Kentucky Republican state Senator: the First Amendment protects my right to receive bribes


#1

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#2

Let me be the first to say it: Christ, what an asshole.


#3

Well, does it? Money is Speech, and corporations that bribe are “people”. I wouldn’t be surprised if this turns out to be true. Though I could see courts ruling without ruling.


#5


#6

Hello, I’d like to add you to my professional network on Linkedin!


#7

I think that maybe, the first amendment protects someone’s right to offer a bribe but it doesn’t protect someone’s right to receive one.


#8

Well yes. Seems like a perfectly reasonable interpretation of Citizens United to me.

It makes me almost think that these senators are doing this deliberately to highlight the absurdity of the law.


#9

I think he is completely right, as the law exists now. If corporate money is speech, then that speech gets all the protections of any other speech. Of course that also means that ordinary speech by individuals is irrelevant now.


#10

Offering a bribe to someone else is conspiracy to commit a crime, if they follow along.

(No sure if “attempted bribery” is on the books.)


#11

Um. I apologize for stating the obvious, but I suppose somebody must do it.

The US Constitution doesn’t forbid limits to action or speech. It allows us to limit crime, for the good of society. Any limit to criminality will limit action or speech. If it doesn’t limit action or speech, it will not limit the crime. Balancing conflicts like this is the essence of the US Constitution.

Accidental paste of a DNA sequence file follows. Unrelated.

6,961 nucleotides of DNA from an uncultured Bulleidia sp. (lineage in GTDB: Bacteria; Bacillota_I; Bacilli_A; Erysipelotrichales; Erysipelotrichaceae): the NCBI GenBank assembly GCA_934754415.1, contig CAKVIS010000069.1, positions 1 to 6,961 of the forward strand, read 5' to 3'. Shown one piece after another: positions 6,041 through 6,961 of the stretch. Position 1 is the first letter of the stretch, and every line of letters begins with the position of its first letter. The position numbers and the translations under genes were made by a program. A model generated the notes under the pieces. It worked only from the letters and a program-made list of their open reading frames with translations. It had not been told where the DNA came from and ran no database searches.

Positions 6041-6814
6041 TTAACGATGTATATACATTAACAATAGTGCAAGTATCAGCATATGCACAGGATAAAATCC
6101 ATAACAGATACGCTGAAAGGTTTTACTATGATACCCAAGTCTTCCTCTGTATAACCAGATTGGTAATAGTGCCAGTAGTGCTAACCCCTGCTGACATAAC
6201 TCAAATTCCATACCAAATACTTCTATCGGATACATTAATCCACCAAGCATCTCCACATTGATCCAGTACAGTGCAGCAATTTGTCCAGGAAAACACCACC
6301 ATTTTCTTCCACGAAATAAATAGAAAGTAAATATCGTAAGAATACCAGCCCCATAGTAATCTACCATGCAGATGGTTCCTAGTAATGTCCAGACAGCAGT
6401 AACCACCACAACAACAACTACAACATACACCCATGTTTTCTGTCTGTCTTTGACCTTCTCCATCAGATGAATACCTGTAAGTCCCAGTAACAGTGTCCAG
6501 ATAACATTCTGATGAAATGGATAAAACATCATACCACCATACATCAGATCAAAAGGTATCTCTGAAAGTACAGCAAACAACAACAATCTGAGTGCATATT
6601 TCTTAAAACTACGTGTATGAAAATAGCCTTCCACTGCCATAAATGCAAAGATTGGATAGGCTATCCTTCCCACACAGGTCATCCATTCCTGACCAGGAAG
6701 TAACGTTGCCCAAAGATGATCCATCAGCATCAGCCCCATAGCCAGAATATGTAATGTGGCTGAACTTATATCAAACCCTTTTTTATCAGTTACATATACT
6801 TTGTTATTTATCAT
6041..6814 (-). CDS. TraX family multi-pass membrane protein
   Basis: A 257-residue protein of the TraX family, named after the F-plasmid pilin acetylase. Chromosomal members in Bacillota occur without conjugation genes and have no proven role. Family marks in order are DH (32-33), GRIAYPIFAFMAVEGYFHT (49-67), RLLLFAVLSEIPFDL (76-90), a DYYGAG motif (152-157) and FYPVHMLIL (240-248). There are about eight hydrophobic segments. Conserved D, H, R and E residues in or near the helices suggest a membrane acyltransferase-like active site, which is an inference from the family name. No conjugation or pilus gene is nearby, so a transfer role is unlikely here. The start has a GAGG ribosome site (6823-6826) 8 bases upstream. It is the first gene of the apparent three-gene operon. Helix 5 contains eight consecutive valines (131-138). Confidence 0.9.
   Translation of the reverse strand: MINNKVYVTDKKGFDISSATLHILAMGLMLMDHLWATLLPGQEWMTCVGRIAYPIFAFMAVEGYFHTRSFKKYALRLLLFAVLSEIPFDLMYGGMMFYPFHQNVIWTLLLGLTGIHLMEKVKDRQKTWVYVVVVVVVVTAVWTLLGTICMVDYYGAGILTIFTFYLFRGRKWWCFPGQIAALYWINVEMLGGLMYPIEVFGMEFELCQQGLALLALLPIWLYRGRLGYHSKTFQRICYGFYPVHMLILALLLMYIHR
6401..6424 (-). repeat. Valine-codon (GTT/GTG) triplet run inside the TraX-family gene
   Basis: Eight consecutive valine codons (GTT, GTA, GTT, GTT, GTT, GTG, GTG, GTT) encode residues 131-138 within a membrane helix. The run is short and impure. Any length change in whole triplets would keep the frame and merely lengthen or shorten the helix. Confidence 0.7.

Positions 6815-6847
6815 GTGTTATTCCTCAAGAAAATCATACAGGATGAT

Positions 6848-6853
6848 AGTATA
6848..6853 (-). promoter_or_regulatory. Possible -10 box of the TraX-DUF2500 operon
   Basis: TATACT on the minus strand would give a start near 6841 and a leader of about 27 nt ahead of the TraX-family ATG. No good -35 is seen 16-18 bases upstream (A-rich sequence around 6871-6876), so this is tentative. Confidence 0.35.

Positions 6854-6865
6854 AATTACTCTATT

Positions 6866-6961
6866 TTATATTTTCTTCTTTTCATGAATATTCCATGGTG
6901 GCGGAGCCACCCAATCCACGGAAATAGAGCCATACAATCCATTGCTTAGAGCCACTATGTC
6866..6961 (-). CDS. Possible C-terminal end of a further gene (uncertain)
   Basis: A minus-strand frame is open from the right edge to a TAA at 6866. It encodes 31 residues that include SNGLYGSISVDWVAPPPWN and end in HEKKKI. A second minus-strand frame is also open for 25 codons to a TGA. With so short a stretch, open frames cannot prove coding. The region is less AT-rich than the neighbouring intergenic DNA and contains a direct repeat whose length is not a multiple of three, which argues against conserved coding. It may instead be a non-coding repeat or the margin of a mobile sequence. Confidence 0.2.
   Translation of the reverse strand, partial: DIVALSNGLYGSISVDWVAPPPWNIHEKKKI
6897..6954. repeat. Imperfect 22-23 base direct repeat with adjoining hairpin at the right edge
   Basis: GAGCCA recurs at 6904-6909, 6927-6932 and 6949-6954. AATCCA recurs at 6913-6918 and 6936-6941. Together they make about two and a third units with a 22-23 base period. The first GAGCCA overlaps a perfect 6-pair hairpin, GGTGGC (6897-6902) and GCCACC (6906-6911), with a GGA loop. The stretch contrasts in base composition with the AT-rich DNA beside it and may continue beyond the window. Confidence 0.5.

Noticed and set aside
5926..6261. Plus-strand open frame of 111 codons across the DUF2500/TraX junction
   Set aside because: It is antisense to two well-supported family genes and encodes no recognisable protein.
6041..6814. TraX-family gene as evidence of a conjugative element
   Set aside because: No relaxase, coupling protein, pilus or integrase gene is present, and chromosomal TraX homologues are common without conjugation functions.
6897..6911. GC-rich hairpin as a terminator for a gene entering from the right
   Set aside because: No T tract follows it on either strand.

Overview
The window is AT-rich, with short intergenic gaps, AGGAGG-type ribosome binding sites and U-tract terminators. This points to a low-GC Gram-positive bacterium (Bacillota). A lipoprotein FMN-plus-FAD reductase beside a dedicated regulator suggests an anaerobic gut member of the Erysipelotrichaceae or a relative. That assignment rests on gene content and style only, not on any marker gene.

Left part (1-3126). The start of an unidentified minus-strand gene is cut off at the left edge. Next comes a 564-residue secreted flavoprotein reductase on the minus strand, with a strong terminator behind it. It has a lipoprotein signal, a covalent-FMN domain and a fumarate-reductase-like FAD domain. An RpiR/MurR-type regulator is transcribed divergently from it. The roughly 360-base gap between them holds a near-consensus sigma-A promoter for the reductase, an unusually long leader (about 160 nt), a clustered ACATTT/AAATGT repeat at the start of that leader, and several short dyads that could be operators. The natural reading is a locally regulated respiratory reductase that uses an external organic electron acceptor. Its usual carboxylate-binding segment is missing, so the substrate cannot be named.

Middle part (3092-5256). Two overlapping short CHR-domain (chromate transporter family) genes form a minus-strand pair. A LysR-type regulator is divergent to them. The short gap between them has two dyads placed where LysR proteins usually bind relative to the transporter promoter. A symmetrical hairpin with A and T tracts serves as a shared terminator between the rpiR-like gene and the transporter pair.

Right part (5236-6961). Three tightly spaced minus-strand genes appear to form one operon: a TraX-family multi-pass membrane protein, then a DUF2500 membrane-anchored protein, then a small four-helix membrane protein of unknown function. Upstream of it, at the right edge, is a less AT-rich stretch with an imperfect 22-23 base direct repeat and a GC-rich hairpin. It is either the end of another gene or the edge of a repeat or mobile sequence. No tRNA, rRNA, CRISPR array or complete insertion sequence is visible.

The discussion on limiting bribes and influence over government actors is more ancient than the Phoenicians. There is no new legal ground here. John Schickel and his cronies must have a pretty low opinion of the law and the courts.


#12

This is the natural extension of Citizens United, McCutcheon, and the slew of other SCOTUS decisions that have been slowly transmogrifying money into speech since before I was born.


#13

I have to appreciate his candor here.


#14

Ordinary billionaires can have as much speech as any other ordinary billionaire, collectivist.


#15

Seriously, is there a huge distinction between the unchecked systemic control over the US government through legal donations and bribes? Rule of law aside?


#16

Civics Class was apparently not part of his edumacation.


#17

The Senator has just provided the best argument against Citizens United I’ve heard so far. The ruling undermines the very fabric of our republic by eroding the foundations of democracy as it allows for naked bribery of the elected class in direct opposition to the mandate of the people.


#18

General question: Using the senators logic, wouldn’t taxation - of any kind - then be a violation of 1A as that would be suppressing my “speech” by taking away my ability to “put my money where my mouth is”? The income taxes I pay “clearly” represent bribes that I don’t get to make because the ability to do so was taken away from me :cry:


#19

You can’t compel me to speak, and money is speech.

Could work (It’ll have a lot to do with the bent of the judge this eventually gets in front of). Against the IRS? Less likely.


#20

Fundamentally, the first amendment is about the “Freedom to Contract”, the right to o trade a quid for a quo. The political and religious implications are largely a side effect.


#21

According to whom? Perhaps my own ignorance of the history behind this, but it sounds to be a particularly Tea Party/Bircher interpretation (most visible in their demands that they can constitutionally refuse service to gay persons and ethnic minorities)